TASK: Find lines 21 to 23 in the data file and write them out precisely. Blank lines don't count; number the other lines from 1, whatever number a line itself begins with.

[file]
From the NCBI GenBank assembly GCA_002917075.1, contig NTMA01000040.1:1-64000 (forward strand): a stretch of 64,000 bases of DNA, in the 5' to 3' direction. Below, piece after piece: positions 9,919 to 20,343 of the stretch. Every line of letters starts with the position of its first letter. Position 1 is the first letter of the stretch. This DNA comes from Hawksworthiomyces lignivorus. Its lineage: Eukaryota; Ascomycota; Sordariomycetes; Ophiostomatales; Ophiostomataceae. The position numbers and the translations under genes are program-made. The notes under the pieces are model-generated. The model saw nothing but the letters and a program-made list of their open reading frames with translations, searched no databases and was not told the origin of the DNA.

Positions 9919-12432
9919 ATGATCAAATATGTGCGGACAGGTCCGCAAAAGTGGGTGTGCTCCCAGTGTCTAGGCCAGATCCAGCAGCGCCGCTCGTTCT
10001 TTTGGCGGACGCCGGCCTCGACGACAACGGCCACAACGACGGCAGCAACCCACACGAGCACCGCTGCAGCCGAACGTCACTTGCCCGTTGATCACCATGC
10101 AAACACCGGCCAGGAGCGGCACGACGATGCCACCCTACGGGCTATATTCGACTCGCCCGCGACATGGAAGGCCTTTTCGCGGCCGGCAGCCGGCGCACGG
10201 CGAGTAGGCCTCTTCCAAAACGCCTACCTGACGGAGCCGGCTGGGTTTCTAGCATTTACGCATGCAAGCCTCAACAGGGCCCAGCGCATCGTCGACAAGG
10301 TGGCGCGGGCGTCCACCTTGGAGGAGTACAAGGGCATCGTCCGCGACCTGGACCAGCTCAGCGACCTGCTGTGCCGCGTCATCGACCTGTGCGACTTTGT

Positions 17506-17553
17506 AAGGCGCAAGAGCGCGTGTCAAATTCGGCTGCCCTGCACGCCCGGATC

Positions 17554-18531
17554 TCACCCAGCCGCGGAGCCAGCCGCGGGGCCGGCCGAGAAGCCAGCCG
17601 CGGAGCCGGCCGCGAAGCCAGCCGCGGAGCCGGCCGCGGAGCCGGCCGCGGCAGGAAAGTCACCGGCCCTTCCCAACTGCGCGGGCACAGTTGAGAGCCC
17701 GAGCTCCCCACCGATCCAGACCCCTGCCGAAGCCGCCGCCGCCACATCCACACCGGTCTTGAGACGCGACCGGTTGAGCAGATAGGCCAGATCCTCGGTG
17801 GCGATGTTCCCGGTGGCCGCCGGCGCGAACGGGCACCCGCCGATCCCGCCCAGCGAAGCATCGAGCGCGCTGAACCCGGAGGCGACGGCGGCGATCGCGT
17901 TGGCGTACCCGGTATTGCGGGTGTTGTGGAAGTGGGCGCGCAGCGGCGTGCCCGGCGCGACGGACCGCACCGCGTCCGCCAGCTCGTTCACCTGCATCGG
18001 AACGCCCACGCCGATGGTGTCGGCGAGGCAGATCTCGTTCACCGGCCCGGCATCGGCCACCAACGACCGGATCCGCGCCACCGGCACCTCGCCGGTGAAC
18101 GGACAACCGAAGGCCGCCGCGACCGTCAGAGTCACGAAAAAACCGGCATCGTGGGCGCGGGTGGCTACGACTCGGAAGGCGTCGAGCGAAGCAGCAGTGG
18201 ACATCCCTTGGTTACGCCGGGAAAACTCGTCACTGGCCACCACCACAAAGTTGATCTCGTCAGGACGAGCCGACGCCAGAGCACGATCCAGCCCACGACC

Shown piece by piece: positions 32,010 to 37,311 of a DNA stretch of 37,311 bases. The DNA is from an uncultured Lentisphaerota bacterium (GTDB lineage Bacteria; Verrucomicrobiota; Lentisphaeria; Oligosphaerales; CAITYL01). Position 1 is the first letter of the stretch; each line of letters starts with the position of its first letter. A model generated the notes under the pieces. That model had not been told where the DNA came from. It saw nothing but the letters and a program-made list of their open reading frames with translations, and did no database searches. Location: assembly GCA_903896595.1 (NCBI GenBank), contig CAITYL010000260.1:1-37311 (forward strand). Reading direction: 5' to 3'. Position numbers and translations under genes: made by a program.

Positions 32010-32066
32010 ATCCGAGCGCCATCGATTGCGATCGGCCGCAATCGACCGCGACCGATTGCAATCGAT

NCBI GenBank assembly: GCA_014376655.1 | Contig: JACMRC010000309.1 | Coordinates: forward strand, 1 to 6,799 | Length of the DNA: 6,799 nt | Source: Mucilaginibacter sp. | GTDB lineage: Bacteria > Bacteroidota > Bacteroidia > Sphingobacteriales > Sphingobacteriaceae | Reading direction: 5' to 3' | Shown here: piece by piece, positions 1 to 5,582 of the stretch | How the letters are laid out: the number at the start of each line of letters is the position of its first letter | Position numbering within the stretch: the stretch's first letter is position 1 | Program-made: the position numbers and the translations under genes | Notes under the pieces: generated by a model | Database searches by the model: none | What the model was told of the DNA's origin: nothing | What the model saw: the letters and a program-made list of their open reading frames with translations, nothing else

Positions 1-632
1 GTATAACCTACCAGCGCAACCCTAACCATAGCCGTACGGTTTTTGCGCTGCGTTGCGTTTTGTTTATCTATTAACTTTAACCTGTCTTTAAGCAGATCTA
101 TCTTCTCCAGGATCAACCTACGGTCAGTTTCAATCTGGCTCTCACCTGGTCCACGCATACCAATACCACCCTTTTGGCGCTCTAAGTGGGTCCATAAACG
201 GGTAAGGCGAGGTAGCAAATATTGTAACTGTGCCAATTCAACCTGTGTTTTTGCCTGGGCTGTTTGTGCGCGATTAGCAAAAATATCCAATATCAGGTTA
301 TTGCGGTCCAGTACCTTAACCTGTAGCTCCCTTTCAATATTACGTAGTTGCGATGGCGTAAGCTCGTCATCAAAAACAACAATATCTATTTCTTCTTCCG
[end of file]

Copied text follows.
32010 ATCCGAGCGCCATCGATTGCGATCGGCCGCAATCGACCGCGACCGATTGCAATCGAT

NCBI GenBank assembly: GCA_014376655.1 | Contig: JACMRC010000309.1 | Coordinates: forward strand, 1 to 6,799 | Length of the DNA: 6,799 nt | Source: Mucilaginibacter sp. | GTDB lineage: Bacteria > Bacteroidota > Bacteroidia > Sphingobacteriales > Sphingobacteriaceae | Reading direction: 5' to 3' | Shown here: piece by piece, positions 1 to 5,582 of the stretch | How the letters are laid out: the number at the start of each line of letters is the position of its first letter | Position numbering within the stretch: the stretch's first letter is position 1 | Program-made: the position numbers and the translations under genes | Notes under the pieces: generated by a model | Database searches by the model: none | What the model was told of the DNA's origin: nothing | What the model saw: the letters and a program-made list of their open reading frames with translations, nothing else

Positions 1-632